Even in these times, there are a lot of choices for people who enjoy movies. This is a truly wonderful, glorious thing.
With a relatively small amount of effort, within a few keystrokes, you can find something that will match your mood, tastes or individual, specific whims on any given, random day.
I like many different colors and flavors of visual stimuli. I honestly do. You probably do, too. And, again, there really are tons of movies, TV shows and stuff you could spend/waste your time with — more than you could ever watch in a lifetime (which is both comforting, I suppose, but also sorta frustrating). I like comedies, I like dramas, I like suspense, romance, action and superhero movies. It’s a blessing, most of the time. I see a lot of movies, and I almost always walk away feeling satisfied and fulfilled.
But then, occasionally, I see something that makes me reconsider this whole happy, sappy, simplistic, probably too comfortable model. What the heck am I doing just doodling about, pursuing my obsessive/ compulsive need to watch close to every danged thing put out by the mainstream Hollywood product machine?
Sometimes a movie comes along that feels so pure, refreshing, real and solidly great — a piece of film that perfectly expresses and reflects a writer/ director’s vision so clearly, it actually feels like art and not commerce.
Why don’t I just pursue the more ambitious, indy, challenging projects? I should feed my soul with better quality. It would probably make me a smarter, more sophisticated and interesting person.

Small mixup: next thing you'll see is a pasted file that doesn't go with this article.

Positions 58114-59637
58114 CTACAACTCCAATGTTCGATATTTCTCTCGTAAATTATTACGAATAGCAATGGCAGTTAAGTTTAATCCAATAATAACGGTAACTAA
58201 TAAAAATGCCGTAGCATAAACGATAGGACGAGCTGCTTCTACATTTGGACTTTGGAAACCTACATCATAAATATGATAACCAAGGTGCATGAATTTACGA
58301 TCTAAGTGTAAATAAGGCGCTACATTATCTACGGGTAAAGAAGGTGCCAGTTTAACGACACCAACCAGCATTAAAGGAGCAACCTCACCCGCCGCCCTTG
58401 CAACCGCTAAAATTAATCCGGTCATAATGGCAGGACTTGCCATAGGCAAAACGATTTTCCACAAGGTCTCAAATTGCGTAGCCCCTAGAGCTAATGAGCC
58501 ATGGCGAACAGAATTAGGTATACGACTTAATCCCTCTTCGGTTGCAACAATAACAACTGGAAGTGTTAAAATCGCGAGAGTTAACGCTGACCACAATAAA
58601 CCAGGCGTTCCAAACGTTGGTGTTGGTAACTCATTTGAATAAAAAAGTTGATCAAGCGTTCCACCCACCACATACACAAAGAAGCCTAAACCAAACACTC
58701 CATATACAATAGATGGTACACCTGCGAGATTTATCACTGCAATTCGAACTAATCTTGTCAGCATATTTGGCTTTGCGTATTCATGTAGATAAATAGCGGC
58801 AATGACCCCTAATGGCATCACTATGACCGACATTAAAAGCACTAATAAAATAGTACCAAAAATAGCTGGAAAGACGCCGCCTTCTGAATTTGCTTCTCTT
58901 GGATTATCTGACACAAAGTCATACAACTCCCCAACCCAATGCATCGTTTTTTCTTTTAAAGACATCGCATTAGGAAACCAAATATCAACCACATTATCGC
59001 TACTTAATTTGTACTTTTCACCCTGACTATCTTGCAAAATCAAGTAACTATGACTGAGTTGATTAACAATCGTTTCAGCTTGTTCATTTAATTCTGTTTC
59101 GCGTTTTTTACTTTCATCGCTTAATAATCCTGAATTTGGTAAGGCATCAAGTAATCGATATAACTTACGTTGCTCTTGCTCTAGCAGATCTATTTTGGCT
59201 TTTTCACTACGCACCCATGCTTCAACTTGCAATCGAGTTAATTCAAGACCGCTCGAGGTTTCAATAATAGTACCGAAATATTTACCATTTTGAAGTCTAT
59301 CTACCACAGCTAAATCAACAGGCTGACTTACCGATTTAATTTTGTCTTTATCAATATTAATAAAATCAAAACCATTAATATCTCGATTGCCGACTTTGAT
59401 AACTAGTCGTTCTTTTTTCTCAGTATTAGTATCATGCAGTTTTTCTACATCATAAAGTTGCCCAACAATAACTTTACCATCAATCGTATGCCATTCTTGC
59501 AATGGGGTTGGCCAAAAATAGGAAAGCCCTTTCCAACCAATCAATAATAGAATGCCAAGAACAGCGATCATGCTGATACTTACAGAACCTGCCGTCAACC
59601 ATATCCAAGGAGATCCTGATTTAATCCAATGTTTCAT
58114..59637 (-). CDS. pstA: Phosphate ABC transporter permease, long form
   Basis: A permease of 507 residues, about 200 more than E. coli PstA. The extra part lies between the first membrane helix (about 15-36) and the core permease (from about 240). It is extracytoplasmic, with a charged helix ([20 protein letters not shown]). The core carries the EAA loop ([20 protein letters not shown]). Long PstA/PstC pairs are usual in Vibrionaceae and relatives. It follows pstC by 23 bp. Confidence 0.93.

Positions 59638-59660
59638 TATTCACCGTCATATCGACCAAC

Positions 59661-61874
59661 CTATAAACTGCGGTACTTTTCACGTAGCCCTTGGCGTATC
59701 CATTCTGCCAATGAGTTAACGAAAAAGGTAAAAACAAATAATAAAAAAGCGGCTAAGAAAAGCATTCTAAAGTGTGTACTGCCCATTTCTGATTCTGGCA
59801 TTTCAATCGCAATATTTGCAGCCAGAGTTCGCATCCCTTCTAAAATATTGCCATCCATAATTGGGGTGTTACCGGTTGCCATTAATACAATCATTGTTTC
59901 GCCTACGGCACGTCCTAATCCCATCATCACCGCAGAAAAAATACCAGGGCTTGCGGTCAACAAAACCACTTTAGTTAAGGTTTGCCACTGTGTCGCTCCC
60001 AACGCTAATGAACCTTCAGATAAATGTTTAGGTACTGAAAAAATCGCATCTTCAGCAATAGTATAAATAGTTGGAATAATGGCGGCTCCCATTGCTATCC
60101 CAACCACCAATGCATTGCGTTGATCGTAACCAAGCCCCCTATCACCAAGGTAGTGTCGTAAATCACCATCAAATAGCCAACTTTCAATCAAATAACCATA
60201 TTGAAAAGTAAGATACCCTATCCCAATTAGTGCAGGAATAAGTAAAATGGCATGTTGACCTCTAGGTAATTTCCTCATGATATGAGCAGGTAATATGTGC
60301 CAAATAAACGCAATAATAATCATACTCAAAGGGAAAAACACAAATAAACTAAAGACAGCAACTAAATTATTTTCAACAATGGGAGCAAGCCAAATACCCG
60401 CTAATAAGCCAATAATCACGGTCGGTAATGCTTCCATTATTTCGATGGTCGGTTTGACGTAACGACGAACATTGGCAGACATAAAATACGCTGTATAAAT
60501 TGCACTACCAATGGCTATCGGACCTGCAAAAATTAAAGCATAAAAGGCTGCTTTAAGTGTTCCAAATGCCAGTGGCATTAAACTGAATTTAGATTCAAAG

Such is the case with “ Yellow Rose,” a movie I was trying to see for months —but kept just missing by a day or so — after it arrived in a local theater, left and then finally, mercifully, came back (if only briefly).
For a few months in early 2020, I kept seeing the trailer for “Yellow Rose,” which included quick snippets from various reviews praising the movie as being “brilliant” and “the best cinematic experience of the year,” and listed a seemingly endless stream of film festival awards it earned.
Wow, I thought. I gotta see that movie.
I could only hope and pray it eventually reached a theater around here.
This doesn’t always work out. Sometimes I am very disappointed and/or I just don’t connect or understand what all the hype was about. Happily, this wasn’t how it played out with “Yellow Rose.” I absolutely loved it.
“Yellow Rose” is a story about an odd, quirky outsider — a teenage Filipina illegal immigrant living in Austin, Texas, who loves country music, writes her own songs and has an exquisite, other-worldly, beautiful voice.
After her mom is caught for being an “illegal,” carted away in the middle of the night by government officials and detained in preparation for deportation, Rose, our central character, is forced to go on the run.
She is housed briefly by a wealthy aunt then is sheltered in a honky tonkish bar by a sweet bar owner lady, before she finally finds her match, blooming into her potential, with real life country legend Dale Watson, who plays a somewhat fictionalized version of himself.
This is great stuff. And, even with all the talent here, particularly with the title character, as acted by Eva Noblezada, the reason it works so amazingly well is, clearly, because of writer/director Diane Paragas.
I know indy/arty stuff just doesn’t appeal to everyone. I can only hope you don’t hold it too much against me that I like this genre as much as I do.
The main focus of this column will continue to be on what is, in fact, still (at least as of this writing) “now showing.”
Speaking of which, next week I will review “Let Him Go,” which is the new Kevin Costner/ Diane Lane heavy drama.
“Yellow Rose” is probably not “now showing” anywhere close to us, at this point, although, in a better world, someday it might.